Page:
Traditional Finnish exports, or continuation of established business relations are not eligible, nor are transactions with an offset value of less than EUR 10,000.
Administration of Industrial Participation in Finland
The Ministry of Defence is responsible for negotiating the IP agreements, and signs the agreement normally simultaneously with the procurement contract. After the IP agreement has been concluded, the Ministry of Employment and the Economy is responsible for its administration.
The Ministry of Employment and the Economy (MEE) has nominated the Finnish Committee on Industrial Participation (CIP) to perform the actual administration of IP agreements. In addition to the MEE representatives, the Committee has representatives from the Ministry of Defence and from the Ministry for Foreign Affairs.
The secretariat of the CIP is in charge of the preparation of IP matters for the CIP. The secretariat is placed in the Enterprise and Innovation Department of the MEE.
The address of the CIP is:
Finnish Committee on Industrial Participation
Ministry of Employment and the Economy
PO BOX 32
Commercial Counsellor Marjaana Aarnikka
Ministerial Adviser Henri Backman
Senior Adviser Pertti Hämäläinen
Telefax + 358 9 1606 4788
IP Procedure in Finland
The IP preparations should start already at the Request for Quotation phase of the procurement. The Ministry of Defence requires not only that the bidders commit themselves to perform the IP obligation(s), but also that they present a plan and a provisional list of IP transactions. Especially the direct IP package should be agreed upon in advance, before the final award of contracts.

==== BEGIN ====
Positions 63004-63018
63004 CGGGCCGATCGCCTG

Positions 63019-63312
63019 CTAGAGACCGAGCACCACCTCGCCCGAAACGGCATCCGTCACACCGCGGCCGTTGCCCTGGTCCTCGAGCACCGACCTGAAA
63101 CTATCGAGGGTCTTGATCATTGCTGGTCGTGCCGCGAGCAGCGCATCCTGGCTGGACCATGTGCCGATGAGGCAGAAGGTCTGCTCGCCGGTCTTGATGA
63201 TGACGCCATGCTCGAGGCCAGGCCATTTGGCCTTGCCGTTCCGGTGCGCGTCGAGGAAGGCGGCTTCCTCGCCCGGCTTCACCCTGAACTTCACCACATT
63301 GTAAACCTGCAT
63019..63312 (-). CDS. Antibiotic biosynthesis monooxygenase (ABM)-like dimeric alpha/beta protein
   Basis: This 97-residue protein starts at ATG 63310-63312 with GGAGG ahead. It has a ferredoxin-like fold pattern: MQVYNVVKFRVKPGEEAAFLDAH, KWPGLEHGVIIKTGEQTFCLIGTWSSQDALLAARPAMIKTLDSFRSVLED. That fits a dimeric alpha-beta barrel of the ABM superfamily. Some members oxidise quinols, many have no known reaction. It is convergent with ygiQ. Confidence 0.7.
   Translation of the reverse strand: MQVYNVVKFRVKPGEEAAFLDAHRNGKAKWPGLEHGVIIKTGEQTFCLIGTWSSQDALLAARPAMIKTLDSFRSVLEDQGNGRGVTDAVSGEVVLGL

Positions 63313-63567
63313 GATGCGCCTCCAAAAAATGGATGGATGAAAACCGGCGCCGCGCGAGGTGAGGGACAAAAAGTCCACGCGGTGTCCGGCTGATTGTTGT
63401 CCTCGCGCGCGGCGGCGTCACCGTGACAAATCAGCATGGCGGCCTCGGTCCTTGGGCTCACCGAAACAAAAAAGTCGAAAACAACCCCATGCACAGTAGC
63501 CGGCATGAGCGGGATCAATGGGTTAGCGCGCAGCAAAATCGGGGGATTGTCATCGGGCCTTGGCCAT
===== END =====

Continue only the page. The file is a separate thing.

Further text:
It is the responsibility of the Contractor to find the IP partners in Finland and make the proposals for the IP transactions. Information on the Finnish Defence Industry can be requested from the Association of Finnish Defence Industries (Mrs. Tuija Karanko 1.1.2010). Information about Finnish exporting companies can be obtained from Finpro (Mr. Matti Rasimus).
The IP claims and requests for preliminary opinion shall be submitted to the CIP using a special claim form (link below).
The CIP may make pre-contractual agreements (Record of Understanding, ROU) with potential suppliers for the Finnish Defence Forces. A proposal for a ROU shall be submitted to the CIP. A precondition for a ROU is that the Contractor is participating in a competition for a military procurement or that there otherwise is a potential project in sight. Another precondition is that the ROU arrangement is also accepted by the Finnish Ministry of Defence.
A ROU is a voluntary instrument meant for preparing for a future IP obligation, if the Contractors so wish. Finland does not require pre-contractual IP from potential Contractors. The existence of a ROU may not have any effect on the decisions of the Finnish Defence Forces regarding defence procurements. The credits on a pre-contractual IP account can be used to discharge any obligation that the contractor gets during the validity of the credits. Transfers to other Contractors are generally not allowed.